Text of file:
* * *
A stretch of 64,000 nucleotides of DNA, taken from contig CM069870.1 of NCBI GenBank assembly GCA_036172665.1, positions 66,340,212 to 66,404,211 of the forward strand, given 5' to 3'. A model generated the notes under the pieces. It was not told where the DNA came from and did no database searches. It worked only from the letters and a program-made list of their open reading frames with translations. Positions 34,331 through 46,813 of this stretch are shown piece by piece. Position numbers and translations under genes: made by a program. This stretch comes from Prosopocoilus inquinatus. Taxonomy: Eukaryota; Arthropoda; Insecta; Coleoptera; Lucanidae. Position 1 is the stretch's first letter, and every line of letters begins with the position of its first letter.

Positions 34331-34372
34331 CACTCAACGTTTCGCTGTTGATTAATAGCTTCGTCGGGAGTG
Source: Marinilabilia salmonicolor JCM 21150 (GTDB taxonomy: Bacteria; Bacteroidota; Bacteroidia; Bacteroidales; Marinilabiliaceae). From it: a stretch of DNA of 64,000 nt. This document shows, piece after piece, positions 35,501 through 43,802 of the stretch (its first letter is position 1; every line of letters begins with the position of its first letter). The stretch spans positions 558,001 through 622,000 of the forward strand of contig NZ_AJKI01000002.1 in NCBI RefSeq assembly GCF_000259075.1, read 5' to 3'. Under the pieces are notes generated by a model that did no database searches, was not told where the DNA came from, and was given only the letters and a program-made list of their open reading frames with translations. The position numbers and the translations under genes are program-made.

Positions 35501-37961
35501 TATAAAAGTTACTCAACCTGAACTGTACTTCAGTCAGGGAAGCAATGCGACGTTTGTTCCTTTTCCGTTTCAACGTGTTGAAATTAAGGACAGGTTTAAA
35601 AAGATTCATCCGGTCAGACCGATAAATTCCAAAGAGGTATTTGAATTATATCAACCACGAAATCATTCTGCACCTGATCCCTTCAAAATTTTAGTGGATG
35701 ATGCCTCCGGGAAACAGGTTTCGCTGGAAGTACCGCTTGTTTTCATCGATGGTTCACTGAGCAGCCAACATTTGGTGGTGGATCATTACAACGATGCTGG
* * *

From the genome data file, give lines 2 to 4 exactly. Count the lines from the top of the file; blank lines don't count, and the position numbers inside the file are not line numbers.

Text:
Positions 34331-34372
34331 CACTCAACGTTTCGCTGTTGATTAATAGCTTCGTCGGGAGTG
Source: Marinilabilia salmonicolor JCM 21150 (GTDB taxonomy: Bacteria; Bacteroidota; Bacteroidia; Bacteroidales; Marinilabiliaceae). From it: a stretch of DNA of 64,000 nt. This document shows, piece after piece, positions 35,501 through 43,802 of the stretch (its first letter is position 1; every line of letters begins with the position of its first letter). The stretch spans positions 558,001 through 622,000 of the forward strand of contig NZ_AJKI01000002.1 in NCBI RefSeq assembly GCF_000259075.1, read 5' to 3'. Under the pieces are notes generated by a model that did no database searches, was not told where the DNA came from, and was given only the letters and a program-made list of their open reading frames with translations. The position numbers and the translations under genes are program-made.